This is part of the ChicagoNow Blog-a-palooza challenge. Once a month all bloggers are given a writing prompt at 9:00 PM and instructed to write our little hearts out until 10:00 PM when all involved post simultaneously. Here is today’s prompt:
Write about something you learned or experienced since you woke up this morning.
Dammit. I have not left the house today. I did manage to change clothes, though, but that was sort of a bonus and not really intended. I was standing in the downstairs hallway, just outside our laundry room, and realized I had been wearing the exact same clothes since Monday. Today is Wednesday. That’s over 48 hours in the same fleece and Lands End stretch pants, and yes, underpants. Ugh. I stripped naked in the hallway and added them to the mounds of laundry, already separated, just waiting for me to take it to the next laundry level.
What in the hell has happened to me?, I thought to myself, standing naked and shivering in the cold hallway — I’m such a mom cliche. Like a bad mom cliche. And then it hit me: I am a mom.
When in the Sam Hill did that happen?
Well, technically, it started about 8:10 AM on the morning of July 20, 2005, when my oldest child was born. But that is when I became a mother, not necessarily a mom.
Those are different things, you know.
Today, all day, throughout the day, were these kind of, sort of LOUD announcements that I am a mom. Standing naked in the pile of laundry was one. An obvious one. Doing dishes three times today was another. Feeling stretched between my crying, hungry baby and my little boy home sick from school with a fever was in there. Seeing my hair pulled back in a ponytail was one, sure. Oh, yeah, and there were those piles of Christmas boxes needing to be brought back downstairs and no one to do that but me.
Mom, mom, mom, mom, mom. “MOM! Can you put my juice on a coaster?!”
I honest to goodness never aspired to motherhood. In fact, I think I was the least maternal woman I knew. But things change, and so did I. And now, right now, being a mom is the most important thing I do. It is a repetitive gig. God love motherhood, but it is mind numbing at times. The dust and the dishes and the laundry and the bed making. I about want to scream some days.
But then a baby smiles at me in a way he smiles at no one else. And I swoon. And find the strength to wash his bottles and bibs. Again. And again.
Today, late in the day, really, the baby was sleeping and my boy was comfortably watching television. I crept downstairs to tend to that laundry, still in progress. For the first time in hours (days?) I was alone. No one in my arms, no one clinging to my neck, no one asking for a snack or art supplies. I took in a full breath and moved the laundry.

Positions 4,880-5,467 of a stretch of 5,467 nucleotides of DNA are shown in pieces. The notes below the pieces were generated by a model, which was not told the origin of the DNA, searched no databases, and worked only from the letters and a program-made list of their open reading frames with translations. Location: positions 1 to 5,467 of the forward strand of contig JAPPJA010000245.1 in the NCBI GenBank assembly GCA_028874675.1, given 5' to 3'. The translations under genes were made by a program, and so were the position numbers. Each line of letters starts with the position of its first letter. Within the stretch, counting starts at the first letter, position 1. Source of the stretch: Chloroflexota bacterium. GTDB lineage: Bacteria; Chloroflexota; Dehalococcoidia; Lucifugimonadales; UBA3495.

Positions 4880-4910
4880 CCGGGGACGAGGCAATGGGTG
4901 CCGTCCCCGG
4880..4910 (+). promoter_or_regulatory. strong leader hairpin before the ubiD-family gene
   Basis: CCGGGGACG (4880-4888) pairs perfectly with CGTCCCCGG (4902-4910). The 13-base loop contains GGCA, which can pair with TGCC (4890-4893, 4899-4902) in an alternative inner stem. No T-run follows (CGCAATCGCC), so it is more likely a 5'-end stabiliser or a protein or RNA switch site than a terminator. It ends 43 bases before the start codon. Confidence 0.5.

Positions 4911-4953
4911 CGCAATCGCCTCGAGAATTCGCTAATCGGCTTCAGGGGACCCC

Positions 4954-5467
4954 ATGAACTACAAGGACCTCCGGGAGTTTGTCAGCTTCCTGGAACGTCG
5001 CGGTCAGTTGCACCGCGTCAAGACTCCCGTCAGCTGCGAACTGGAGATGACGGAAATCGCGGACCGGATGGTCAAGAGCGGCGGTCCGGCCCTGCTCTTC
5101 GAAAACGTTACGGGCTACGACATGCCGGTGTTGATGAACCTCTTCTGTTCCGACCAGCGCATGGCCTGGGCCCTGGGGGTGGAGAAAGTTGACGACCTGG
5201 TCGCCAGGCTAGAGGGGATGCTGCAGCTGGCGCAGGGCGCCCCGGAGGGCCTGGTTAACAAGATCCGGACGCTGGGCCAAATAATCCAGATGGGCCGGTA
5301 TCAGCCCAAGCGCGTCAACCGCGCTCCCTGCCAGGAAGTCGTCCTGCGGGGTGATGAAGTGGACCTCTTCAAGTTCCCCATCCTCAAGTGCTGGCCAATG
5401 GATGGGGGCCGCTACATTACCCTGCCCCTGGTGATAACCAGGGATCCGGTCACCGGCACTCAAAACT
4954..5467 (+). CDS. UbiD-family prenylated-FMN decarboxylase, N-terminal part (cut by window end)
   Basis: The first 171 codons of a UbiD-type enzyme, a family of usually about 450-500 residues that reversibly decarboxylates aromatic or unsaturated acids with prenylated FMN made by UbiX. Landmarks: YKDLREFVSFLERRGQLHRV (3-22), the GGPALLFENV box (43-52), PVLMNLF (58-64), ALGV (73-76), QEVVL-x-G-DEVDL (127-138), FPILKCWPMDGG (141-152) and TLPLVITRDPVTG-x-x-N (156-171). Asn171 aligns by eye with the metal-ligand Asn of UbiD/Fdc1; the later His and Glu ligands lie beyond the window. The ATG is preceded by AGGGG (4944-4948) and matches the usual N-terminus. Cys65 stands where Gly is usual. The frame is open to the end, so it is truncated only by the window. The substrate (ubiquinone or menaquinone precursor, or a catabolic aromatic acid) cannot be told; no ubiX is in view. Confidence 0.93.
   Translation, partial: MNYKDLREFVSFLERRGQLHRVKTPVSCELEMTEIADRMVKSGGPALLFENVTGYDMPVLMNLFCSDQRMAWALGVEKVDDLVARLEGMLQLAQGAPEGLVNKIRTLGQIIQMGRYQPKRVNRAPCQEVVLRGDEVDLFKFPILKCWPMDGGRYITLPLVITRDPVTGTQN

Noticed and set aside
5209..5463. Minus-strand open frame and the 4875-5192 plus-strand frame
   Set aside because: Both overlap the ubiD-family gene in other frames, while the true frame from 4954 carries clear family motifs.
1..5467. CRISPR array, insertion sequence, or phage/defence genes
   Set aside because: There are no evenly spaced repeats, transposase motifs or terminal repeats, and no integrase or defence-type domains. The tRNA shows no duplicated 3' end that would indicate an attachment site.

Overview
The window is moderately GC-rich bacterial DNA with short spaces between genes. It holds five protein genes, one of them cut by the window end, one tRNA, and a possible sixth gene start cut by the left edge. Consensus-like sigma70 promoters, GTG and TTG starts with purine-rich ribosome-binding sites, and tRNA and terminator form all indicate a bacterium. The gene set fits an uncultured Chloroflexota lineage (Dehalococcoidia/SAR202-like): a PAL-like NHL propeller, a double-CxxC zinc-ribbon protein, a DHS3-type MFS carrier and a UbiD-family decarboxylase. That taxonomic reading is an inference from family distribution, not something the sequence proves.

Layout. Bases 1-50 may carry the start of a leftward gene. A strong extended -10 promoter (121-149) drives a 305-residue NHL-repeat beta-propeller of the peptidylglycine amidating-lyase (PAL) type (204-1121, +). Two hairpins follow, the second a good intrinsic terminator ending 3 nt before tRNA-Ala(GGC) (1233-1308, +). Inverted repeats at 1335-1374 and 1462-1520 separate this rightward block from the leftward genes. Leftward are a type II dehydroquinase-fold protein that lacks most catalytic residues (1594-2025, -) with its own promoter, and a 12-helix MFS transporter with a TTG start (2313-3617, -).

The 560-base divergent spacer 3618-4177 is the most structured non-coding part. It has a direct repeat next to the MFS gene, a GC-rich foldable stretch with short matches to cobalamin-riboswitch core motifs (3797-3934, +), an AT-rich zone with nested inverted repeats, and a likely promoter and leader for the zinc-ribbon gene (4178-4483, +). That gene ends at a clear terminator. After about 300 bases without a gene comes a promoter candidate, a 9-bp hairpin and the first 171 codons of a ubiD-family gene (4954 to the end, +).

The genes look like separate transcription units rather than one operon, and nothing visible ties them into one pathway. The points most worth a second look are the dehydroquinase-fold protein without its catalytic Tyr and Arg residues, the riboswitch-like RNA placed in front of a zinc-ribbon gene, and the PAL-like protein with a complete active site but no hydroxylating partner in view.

Rather than cart the clean laundry upstairs to fold and put away, I opted to fold it downstairs. It felt luxurious, that folding of laundry all alone. I clicked on the television and those Real Housewife bitches (who you never see doing any damn laundry — real housewives, my ass) kept me company for the 20 minutes it took to fold the bibs and burp clothes and towels and boxers and super hero t-shirts. Dare I say, it was relaxing, those twenty minutes of solitude and laundry.
As I made my way up the stairs, I heard a whimpering, a sniffle, a padding of footie pajamas on the hard wood floor. Is that Mary Tyler Son, I wondered?
It was. And he was scared and crying and looking, suddenly, not much bigger than his three month old brother.
“Mom, where were you? I was worried,” and then another round of fresh tears burst out.
The poor honey. I dropped the laundry, scooped up the boy and cradled him in my arms just like I would the baby. You don’t really get the chance to cradle four year olds much anymore. I soothed him and assured him and apologized profusely.
“Mommy’s here, pie. Mommy’s here, sweet pea. Mommy’s always here. I will never leave you.”
I am a mom, a MOM, dammit, and these little people need me, rely on me, worry to the point of tears when they don’t know where I am and think I have left them all alone on a cold winter’s day.
That is some serious stuff, my friends.
So today I learned, that I am a mom. And I have the kids and laundry and dishes and dust to prove it. I am a mom. That makes me one damn lucky lady, laundry and all.